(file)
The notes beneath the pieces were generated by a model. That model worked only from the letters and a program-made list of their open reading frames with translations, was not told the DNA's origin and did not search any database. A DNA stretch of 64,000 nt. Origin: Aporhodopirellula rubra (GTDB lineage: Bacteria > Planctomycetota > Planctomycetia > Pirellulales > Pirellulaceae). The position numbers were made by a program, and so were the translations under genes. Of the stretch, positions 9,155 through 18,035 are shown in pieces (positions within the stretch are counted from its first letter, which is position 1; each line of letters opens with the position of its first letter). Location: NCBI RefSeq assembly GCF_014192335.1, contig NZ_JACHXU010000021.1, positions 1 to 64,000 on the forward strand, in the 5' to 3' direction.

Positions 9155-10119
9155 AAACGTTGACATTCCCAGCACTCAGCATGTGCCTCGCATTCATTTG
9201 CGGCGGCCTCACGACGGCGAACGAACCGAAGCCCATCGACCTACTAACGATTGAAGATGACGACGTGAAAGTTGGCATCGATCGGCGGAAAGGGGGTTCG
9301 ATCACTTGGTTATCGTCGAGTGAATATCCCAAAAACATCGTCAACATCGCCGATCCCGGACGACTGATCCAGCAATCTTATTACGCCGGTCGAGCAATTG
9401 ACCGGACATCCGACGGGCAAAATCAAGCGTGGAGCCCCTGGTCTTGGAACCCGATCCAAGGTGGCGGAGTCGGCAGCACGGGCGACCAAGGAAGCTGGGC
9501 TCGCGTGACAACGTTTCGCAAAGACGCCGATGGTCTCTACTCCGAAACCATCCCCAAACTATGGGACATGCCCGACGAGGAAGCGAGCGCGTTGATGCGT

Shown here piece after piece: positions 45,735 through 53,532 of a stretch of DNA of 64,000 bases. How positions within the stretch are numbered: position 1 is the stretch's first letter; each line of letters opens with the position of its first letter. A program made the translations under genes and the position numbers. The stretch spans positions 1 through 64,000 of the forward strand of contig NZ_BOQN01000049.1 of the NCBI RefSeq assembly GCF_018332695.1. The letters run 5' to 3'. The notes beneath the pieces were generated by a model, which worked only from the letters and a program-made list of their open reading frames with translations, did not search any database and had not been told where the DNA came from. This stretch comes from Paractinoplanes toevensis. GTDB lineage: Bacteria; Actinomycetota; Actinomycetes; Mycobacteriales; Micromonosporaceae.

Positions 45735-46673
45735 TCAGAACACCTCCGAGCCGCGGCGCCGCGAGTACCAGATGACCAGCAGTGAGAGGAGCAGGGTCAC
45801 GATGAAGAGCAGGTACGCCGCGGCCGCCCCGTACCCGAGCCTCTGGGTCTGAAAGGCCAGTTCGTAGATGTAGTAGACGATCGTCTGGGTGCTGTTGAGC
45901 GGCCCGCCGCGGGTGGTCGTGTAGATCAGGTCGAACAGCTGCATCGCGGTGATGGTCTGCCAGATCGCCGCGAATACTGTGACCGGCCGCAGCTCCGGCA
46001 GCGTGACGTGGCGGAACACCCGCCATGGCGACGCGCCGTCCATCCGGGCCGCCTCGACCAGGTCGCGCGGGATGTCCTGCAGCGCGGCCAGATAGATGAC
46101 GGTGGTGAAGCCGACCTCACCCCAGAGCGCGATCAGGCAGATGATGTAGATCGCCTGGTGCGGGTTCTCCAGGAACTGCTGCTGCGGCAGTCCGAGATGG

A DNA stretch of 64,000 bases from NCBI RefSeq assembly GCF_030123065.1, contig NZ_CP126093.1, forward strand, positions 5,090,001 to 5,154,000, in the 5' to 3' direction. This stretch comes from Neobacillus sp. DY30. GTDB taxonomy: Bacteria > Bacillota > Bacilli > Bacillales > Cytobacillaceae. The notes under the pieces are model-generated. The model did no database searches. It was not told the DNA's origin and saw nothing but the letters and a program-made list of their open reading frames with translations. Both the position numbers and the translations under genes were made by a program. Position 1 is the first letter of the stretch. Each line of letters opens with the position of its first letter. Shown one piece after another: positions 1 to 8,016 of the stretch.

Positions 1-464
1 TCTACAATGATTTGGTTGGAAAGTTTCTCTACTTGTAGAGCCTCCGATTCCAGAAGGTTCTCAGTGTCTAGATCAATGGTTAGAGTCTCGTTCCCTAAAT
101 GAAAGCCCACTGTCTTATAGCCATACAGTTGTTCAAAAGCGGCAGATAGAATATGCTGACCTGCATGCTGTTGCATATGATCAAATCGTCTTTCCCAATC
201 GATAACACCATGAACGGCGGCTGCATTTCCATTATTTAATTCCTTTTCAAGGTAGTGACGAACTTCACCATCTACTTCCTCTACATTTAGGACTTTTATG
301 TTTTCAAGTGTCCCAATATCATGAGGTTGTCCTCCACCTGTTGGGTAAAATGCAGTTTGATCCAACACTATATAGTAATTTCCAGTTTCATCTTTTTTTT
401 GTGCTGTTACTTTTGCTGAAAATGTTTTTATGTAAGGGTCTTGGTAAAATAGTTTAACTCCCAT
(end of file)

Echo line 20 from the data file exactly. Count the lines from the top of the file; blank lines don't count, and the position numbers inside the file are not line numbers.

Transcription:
301 TTTTCAAGTGTCCCAATATCATGAGGTTGTCCTCCACCTGTTGGGTAAAATGCAGTTTGATCCAACACTATATAGTAATTTCCAGTTTCATCTTTTTTTT